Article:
Renault has sidelined a senior executive close to Carlos Ghosn, as the French vehicle maker and its Japanese affiliate Nissan continue to overhaul management in the wake of the financial scandal engulfing their former chairman.
The new management structure will be in place for the Alliance's 20th birthday, which takes place on March 27.
Nissan is considering naming Sadayuki Sakakibara, former chairman of the Japan Business Federation and co-chair of a Nissan government committee, as the chief of the board.
At a press conference at Nissan's headquarters in Yokohama, the three automakers said a four-member board will be at the helm of overseeing the newly-structured alliance, to be chaired by Renault chief Jean-Dominique Senard.
It has seemingly relinquished this right, for now at least, in order to improve its relationship with Nissan.
Mr Senard told reporters.
Ghosn also handpicked former Nissan executives Mitsuhiko Yamashita and Vincent Cobee to help him rebuild Mitsubishi after its fuel-efficiency scandal.
Former Nissan chairman Ghosn was released on a $9 million bail last week after spending more than 100 days in a Tokyo detention centre.
Also on the shareholders' agenda is the dismissal of Greg Kelly, a director who was arrested with Ghosn and accused of working with Ghosn in the alleged misconduct. He faces charges of under-reporting his salary at the Japanese automaker by about $82 million over almost a decade - charges he has called "meritless".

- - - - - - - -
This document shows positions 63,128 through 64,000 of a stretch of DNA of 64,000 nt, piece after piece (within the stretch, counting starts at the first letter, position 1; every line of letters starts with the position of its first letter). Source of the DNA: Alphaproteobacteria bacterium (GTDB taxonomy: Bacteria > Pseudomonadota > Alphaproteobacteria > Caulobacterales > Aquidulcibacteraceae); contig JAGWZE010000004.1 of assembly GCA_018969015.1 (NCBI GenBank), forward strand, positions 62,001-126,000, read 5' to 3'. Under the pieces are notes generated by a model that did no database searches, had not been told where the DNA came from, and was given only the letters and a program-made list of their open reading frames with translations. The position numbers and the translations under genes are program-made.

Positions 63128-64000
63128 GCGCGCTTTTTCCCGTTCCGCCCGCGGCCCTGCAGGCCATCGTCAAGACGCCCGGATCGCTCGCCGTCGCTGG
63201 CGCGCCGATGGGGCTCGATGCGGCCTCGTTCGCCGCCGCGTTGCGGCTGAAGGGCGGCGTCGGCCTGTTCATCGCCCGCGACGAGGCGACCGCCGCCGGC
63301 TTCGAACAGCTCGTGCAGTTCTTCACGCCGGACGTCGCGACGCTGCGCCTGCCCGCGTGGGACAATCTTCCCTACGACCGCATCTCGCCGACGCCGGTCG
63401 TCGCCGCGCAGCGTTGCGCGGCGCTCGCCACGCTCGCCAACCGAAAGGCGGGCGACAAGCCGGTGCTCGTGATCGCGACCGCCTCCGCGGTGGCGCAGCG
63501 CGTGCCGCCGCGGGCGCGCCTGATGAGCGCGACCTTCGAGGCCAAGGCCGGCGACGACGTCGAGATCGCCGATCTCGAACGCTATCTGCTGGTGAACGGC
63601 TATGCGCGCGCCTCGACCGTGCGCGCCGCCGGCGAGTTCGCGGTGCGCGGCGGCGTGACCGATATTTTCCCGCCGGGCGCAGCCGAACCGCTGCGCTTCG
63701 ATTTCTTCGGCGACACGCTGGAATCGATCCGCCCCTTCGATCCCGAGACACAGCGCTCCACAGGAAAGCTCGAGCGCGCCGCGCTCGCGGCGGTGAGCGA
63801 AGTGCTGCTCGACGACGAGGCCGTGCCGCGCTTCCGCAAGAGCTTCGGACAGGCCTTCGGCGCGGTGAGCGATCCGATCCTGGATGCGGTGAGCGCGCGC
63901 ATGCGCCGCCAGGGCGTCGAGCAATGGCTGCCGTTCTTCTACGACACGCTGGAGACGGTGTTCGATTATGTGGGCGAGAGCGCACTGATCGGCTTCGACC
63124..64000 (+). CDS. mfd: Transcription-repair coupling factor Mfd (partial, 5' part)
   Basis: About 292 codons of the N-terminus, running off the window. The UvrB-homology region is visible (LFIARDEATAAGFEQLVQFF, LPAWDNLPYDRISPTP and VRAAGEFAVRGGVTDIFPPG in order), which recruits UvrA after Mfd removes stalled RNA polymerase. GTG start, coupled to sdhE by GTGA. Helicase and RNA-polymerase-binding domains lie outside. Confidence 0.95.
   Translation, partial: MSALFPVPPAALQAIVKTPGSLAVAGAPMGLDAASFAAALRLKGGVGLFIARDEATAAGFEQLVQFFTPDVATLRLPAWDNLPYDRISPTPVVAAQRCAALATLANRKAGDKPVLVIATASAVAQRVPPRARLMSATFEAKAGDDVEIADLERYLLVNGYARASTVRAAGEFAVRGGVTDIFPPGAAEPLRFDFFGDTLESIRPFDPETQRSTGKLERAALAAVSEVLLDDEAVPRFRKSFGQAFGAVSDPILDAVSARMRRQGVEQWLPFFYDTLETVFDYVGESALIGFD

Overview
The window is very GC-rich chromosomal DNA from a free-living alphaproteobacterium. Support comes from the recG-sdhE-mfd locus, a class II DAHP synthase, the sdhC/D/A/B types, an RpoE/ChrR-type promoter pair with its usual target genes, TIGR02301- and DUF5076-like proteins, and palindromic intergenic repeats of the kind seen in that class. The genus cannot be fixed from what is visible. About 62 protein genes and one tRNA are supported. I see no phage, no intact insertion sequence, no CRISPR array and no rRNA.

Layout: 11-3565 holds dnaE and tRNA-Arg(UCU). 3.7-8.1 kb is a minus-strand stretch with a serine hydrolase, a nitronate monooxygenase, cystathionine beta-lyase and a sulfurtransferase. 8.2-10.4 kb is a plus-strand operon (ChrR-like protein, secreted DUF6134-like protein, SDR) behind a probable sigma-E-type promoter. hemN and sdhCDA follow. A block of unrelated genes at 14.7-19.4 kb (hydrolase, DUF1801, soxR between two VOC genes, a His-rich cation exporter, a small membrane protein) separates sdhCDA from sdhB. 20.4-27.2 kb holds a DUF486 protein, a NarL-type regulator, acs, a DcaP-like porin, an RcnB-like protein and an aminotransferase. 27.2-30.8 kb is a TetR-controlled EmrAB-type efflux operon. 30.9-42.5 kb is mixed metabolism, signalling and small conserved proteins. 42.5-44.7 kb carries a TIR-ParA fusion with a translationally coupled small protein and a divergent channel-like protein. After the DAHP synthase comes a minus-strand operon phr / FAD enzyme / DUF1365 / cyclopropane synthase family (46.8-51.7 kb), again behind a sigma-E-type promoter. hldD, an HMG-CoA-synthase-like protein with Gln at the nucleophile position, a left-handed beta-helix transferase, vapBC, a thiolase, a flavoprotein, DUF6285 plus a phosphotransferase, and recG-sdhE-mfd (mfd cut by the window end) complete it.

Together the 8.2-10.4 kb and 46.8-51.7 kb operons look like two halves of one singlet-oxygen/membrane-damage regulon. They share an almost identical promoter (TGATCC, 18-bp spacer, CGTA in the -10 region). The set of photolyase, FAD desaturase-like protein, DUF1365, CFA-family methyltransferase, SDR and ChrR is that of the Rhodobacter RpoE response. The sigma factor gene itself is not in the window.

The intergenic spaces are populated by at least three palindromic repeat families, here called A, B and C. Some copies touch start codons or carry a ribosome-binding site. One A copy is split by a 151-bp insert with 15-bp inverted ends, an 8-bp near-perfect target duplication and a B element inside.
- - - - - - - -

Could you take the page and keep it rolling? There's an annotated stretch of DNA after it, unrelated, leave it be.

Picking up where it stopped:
That would replace Dutch-based companies now linking Nissan and Renault and, separately, Nissan and Mitsubishi Motors, the people said.
Ghosn, who strenuously denies all charges against him, was said to be "disappointed" not to be able to attend the meeting. It established in its own investigation that a 2016 Renault sponsorship deal with the Chateau de Versailles outside Paris included a 50,000 euro ($56,000) personal benefit to Ghosn, and said it would alert prosecutors.
His dramatic arrest and the detention exposed tensions between Nissan and top shareholder Renault, complicating the outlook for a partnership that is the world's largest maker of automobiles, excluding heavy trucks.
Some at Nissan had been unhappy with Ghosn's push for a deeper tie-up with Renault, which was seen as possibly including a full merger. Smaller Renault bought 43 percent of Nissan ahead of the 1999 rescue. Renault owns about 40 percent of Nissan, while Nissan holds a stake of 15 percent on Renault.